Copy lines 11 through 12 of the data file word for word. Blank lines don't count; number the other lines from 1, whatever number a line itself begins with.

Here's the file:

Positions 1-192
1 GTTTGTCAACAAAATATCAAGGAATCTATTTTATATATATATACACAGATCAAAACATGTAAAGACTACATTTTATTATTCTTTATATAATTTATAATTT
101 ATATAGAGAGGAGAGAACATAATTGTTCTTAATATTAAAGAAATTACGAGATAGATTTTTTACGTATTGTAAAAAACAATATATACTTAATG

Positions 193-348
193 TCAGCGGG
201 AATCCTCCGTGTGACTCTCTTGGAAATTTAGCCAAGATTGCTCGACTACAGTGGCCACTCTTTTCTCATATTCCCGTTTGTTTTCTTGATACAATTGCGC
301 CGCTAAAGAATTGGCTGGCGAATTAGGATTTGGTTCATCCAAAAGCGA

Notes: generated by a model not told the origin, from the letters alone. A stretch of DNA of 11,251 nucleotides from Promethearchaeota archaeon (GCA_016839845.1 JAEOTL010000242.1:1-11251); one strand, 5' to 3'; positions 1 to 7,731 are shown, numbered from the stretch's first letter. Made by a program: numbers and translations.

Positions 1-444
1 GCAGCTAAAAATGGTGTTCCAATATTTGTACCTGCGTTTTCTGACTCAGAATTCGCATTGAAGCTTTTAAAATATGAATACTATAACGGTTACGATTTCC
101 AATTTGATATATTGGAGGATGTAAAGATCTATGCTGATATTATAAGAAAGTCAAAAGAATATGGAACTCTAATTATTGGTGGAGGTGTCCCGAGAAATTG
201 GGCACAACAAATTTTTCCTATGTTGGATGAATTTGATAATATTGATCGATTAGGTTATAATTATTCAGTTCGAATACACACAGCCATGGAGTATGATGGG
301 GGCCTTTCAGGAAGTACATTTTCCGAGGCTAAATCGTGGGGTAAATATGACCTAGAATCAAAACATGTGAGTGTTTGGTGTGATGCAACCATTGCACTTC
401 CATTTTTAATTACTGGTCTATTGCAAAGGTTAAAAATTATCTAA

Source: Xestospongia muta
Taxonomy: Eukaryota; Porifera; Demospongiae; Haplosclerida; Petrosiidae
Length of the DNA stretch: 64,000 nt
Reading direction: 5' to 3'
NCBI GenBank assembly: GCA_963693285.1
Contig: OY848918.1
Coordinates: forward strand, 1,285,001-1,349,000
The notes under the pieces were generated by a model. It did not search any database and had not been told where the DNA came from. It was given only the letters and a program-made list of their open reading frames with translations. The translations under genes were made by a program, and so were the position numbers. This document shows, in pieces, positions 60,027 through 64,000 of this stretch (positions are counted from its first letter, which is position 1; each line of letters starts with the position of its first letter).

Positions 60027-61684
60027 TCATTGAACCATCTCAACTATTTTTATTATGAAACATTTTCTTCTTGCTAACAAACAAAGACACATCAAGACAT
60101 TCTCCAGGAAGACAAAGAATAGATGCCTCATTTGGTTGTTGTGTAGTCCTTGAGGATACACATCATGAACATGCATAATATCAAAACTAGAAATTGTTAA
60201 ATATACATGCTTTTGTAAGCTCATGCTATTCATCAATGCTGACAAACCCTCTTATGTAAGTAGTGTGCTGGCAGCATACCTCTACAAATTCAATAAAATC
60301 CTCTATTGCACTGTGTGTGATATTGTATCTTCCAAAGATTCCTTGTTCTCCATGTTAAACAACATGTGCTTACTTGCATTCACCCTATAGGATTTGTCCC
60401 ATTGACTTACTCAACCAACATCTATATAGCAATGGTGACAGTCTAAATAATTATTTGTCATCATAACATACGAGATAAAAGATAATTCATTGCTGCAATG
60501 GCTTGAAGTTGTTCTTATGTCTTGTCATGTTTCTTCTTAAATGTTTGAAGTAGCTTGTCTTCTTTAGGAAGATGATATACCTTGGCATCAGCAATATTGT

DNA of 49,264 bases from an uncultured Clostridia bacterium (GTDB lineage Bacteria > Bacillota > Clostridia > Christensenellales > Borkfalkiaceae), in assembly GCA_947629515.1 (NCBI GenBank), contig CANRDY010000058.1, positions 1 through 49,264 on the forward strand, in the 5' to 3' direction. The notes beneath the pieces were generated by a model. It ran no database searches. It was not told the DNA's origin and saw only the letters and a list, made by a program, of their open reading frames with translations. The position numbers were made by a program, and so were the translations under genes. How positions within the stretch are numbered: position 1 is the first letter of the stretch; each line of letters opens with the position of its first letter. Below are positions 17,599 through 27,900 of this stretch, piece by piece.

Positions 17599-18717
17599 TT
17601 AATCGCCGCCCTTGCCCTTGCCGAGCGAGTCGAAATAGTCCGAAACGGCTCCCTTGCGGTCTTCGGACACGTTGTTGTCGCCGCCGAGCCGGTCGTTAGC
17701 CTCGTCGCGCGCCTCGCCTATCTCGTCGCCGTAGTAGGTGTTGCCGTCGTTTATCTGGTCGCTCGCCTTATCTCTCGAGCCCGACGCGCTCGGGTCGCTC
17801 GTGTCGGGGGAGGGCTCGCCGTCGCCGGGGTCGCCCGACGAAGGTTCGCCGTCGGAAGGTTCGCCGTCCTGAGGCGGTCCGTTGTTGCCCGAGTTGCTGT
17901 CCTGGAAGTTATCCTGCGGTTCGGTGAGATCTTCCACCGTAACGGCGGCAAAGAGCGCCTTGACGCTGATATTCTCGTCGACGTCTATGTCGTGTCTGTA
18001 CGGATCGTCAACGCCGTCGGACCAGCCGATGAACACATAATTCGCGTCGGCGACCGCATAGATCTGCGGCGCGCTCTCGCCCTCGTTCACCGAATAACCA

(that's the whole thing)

101 AATTTGATATATTGGAGGATGTAAAGATCTATGCTGATATTATAAGAAAGTCAAAAGAATATGGAACTCTAATTATTGGTGGAGGTGTCCCGAGAAATTG
201 GGCACAACAAATTTTTCCTATGTTGGATGAATTTGATAATATTGATCGATTAGGTTATAATTATTCAGTTCGAATACACACAGCCATGGAGTATGATGGG